"Online enquiries have indicated significant interest from prospective students in Cape Town. While IIE qualifications are accredited by the same accreditation body as any university in South Africa (the Council on Higher Education (CHE)), the affordability of IIE qualifications and the assistance that we offer our graduates with preparing them for the world of work are factors which will attract prospective students," says Moloko Chepape, General Manager at IIE Rosebank College.

Why choose an IIE Rosebank College campus?

CT3.jpgStudents who choose the Cape Town campus are looking to benefit from face-to-face interaction with their classmates and lecturers, a WiFi enabled campus, a well-stocked library, canteen facilities and the community feeling that comes with being a student at any IIE Rosebank College campus nationwide. These are students looking to connect with the heartbeat of the city, where our campus is located. "Being affordable and accessible is vital to achieving inclusive education that aims to provide access for all," says James Read, National Sales Manager at IIE Rosebank College.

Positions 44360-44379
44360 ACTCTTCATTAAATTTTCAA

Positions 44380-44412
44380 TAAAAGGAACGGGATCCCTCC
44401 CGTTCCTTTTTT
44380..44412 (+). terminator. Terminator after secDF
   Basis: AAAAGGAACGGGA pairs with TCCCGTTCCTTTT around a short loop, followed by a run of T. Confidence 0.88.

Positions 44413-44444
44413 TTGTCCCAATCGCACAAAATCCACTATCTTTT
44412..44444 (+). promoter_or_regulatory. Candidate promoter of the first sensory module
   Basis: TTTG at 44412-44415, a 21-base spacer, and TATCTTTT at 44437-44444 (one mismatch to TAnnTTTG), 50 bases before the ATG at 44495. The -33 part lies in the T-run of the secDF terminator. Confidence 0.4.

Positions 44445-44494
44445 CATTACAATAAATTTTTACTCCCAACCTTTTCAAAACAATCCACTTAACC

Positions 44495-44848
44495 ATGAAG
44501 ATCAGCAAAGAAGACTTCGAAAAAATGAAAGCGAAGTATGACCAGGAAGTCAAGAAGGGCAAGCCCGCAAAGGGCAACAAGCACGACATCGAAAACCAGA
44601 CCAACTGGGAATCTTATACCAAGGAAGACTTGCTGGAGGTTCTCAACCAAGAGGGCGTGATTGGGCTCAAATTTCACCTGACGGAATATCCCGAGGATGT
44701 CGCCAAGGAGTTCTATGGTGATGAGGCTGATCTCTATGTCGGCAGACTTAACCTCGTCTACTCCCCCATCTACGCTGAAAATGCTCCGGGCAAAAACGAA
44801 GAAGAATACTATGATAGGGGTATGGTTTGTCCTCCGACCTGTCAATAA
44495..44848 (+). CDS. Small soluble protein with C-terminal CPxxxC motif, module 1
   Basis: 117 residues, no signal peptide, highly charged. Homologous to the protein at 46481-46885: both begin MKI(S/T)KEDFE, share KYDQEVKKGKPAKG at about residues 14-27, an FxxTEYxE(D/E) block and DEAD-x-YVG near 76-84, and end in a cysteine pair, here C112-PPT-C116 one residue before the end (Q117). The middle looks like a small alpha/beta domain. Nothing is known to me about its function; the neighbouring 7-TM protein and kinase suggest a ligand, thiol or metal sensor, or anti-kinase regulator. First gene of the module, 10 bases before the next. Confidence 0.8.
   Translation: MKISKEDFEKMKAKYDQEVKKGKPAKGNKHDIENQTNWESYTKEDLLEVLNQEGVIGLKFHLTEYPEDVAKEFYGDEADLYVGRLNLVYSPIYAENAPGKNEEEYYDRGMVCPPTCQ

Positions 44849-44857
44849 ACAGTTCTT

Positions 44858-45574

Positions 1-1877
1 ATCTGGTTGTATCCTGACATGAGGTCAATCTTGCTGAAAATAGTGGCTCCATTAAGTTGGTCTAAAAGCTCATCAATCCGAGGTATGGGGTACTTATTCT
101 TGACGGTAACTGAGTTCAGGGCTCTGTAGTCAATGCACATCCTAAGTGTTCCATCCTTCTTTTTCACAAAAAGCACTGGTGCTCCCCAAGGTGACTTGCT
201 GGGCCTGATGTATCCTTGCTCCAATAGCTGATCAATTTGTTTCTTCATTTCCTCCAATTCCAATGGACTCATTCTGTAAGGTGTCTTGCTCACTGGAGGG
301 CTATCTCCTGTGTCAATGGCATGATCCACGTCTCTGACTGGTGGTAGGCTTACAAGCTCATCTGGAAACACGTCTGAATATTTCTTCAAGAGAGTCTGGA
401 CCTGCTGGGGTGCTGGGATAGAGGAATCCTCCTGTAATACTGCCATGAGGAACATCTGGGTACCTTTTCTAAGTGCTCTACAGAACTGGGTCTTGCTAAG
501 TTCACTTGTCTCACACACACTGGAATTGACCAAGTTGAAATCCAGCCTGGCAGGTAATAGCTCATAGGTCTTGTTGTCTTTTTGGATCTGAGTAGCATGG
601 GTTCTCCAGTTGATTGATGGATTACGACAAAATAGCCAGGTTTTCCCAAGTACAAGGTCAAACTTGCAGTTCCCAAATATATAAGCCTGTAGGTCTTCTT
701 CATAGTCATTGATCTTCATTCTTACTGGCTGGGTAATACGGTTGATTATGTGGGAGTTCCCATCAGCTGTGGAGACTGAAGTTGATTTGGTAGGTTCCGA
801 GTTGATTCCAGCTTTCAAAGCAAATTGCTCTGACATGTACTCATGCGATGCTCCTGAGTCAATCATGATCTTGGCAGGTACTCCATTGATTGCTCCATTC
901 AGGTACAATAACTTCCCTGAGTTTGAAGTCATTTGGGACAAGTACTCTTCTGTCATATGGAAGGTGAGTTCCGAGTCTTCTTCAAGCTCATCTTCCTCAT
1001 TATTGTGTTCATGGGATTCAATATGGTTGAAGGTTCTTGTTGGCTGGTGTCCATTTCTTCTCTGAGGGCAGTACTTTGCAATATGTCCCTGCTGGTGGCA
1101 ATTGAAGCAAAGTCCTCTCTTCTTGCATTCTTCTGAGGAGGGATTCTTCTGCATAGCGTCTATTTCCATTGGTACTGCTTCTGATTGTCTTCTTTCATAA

"The Cape Town campus will offer traditional classroom learning, where classes vary from early morning to afternoon lessons," adds Read. This type of delivery also allows students the option to study part-time with classes taking place on Saturdays on selected campuses.

For those who are looking to study at their own pace, or from the comfort of their own home, there's an IIE online learning delivery option available.

Since the inception of our Graduate Empowerment Programme in 2012, IIE Rosebank College has placed over 10 700 graduates in employment to date, proof that IIE graduates meet the demands of the world of work. Through career coaching sessions, IIE graduates are taught to effectively apply and interview for employment thus empowering graduates with the tools they need to increase their chances of securing work.


About our new campus


Our Cape Town campus provides easy access to public transport options including trains, taxis and buses.